It’s not like Taco Tuesday is some recent newfound holiday. In fact, there are two things you can always count on. There are tacos, and they are consumed on a Tuesday. Of course, in a world where every meal is planned, purchased, and prepped days in advance, this weekly event is met with anticipation. This is not my world. For me, it’s leaving work a little late and realizing It’s Taco Tuesday AND beautiful outside. The latter is what I call a value add on. The former is what gets my ass to the grocery.

Just because Taco Tuesday is a grilling afterthought does not lessen the event. In fact, it might just make it better.

Grilled Flank Steak Tacos on the Weber Performer


This recipe is more process than recipe. Use my guidelines and add your own twist or flavor profiles.

But for now, fire up the grill.

Lighting Charcoal on the Weber Performer


There is nothing I love to see more than smoke rising from a lit charcoal chimney backlit by a canvas of lush summer green trees. Sure, I’ll take a lit grill any time of year, but these warm months make it all the better.

Lighting Charcoal on the Weber Performer


My tacos require homemade salsa. The effort nor quality of results should be intimidating. It is crazy easy to achieve not just good salsa, but a fresh smokey take better than anything store bought.

Salsa prep is first. I’ve written about grilled salsa before on the Weber blog. Tonight, I opted for more peppers and fewer tomatoes. In this case, a few Roma, a few jalapeños, a bell pepper, and a poblano. If you want more heat, add another jalapeño, or maybe a Serrano. The poblano, while not adding heat, adds depth, much like the bell pepper.

Grill the peppers over direct high heat (450° to 550° F), occasionally rotating, until the skin is blistered all over, approximately 8 to 15 minutes. The tomatoes will be done first, quickly followed by the jalapeños and poblano. The bell pepper will take the longest. Also, be careful not to overcook the poblano. There is only a short window between blistered skin and scorched pepper.

Grilled Peppers


Remove the tomatoes from the grill and allow to cool. Place all of the peppers in a bowl and cover with plastic wrap. Allow the peppers to steam in their own heat for approximately 10 to 15 minutes. The steaming action will aid in removing the pepper’s charred skin.

Remove the peppers from the bowl, remove their skin, de-seed, and roughly chop. Remove the tomato’s skin and cut into quarters. Place all of the vegetables in a food processor. Add in about a quarter cup of cilantro, the juice of two limes and several pinches of salt.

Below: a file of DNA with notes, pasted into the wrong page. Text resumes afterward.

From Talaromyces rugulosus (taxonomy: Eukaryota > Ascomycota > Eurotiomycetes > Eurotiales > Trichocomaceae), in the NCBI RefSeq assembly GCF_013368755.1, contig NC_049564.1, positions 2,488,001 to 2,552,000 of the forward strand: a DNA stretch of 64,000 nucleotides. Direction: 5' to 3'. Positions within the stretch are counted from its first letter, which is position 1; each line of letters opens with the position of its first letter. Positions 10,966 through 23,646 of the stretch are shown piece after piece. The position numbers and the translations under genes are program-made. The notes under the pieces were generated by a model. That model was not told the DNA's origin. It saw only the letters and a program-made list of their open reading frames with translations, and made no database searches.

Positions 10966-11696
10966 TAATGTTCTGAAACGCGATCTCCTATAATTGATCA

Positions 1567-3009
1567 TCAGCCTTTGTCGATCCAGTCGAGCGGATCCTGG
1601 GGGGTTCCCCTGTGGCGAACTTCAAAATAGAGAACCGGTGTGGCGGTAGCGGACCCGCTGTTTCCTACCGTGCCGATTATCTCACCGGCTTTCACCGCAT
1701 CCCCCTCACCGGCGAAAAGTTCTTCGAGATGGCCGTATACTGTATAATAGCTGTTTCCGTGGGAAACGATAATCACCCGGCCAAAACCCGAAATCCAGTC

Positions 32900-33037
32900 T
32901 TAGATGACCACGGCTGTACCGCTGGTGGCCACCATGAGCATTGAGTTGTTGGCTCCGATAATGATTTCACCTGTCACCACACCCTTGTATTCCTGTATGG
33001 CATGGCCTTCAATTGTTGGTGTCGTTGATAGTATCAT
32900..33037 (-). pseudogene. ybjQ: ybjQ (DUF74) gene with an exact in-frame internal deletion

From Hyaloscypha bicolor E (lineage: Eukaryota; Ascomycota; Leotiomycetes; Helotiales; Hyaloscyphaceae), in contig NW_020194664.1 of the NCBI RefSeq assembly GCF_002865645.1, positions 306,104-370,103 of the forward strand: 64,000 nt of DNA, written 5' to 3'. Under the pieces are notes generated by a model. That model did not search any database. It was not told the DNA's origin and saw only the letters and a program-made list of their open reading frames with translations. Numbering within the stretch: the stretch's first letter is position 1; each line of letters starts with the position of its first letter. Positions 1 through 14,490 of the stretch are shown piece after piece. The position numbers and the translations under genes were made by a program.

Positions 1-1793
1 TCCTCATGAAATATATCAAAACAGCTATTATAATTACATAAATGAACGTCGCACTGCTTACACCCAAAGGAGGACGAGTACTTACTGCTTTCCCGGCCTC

Pulse the food processor to break up the vegetables. The idea is not to puree the ingredients, but break them down until they are coarse and the salsa has texture.

Grilled Salsa.jpg

Remove any excess fat from the flank steak, place on a wire rack and season. There is so much ancillary flavor in the tacos, I really want the meat to come through. Going overboard with a multi-ingredient rub can easily get lost in the shuffle. Lightly brush the steak with olive oil and season aggressively with kosher salt, freshly cracked pepper, and granulated garlic.

Flank Steak Ready for the Grill


For medium rare, grill the steak over direct high heat approximately 7 to 9 minutes flipping once.

Placing Flank Steak on the Grill


Remove from the grill and while the steak rests, grill the tacos over direct high heat for only a few seconds a side.

Flipping Flank Steak on the Grill


When the tortilla starts to inflate like a whoopee cushion, it’s ready to be flipped and/or removed. Place the tortillas in aluminum foil to keep them warm.

Grilled Tortilla


Finally, take a few limes, cut them in half, and grill the limes flesh side down for about a minute or two.

Cut the flank steak into small bite-size pieces.

I loaded my tacos with the steak, fresh guacamole, the salsa, cotija cheese, chopped cilantro, and a squeeze from one of the grilled lime halves. Fairly sure I ate them in under 10 minutes.

Grilled Flank Steak Tacos on the Weber Performer


And the beer! How could I forget? Several breweries have started selling Mexican style lagers. In other words, a much better version of Corona. Personally, I’ve never been a Corona drinker. I’d much rather reach for a Pacifico or a Tecate. Regardless, Sierra Nevada’s Sierraveza was a far better choice than them all.

Sierra Nevada Sierraveza Beer


While a complete afterthought, I managed to celebrate Taco Tuesday in style. Maybe just one of these days I’ll actually plan for it.

Grilled Flank Steak Tacos on the Weber Performer


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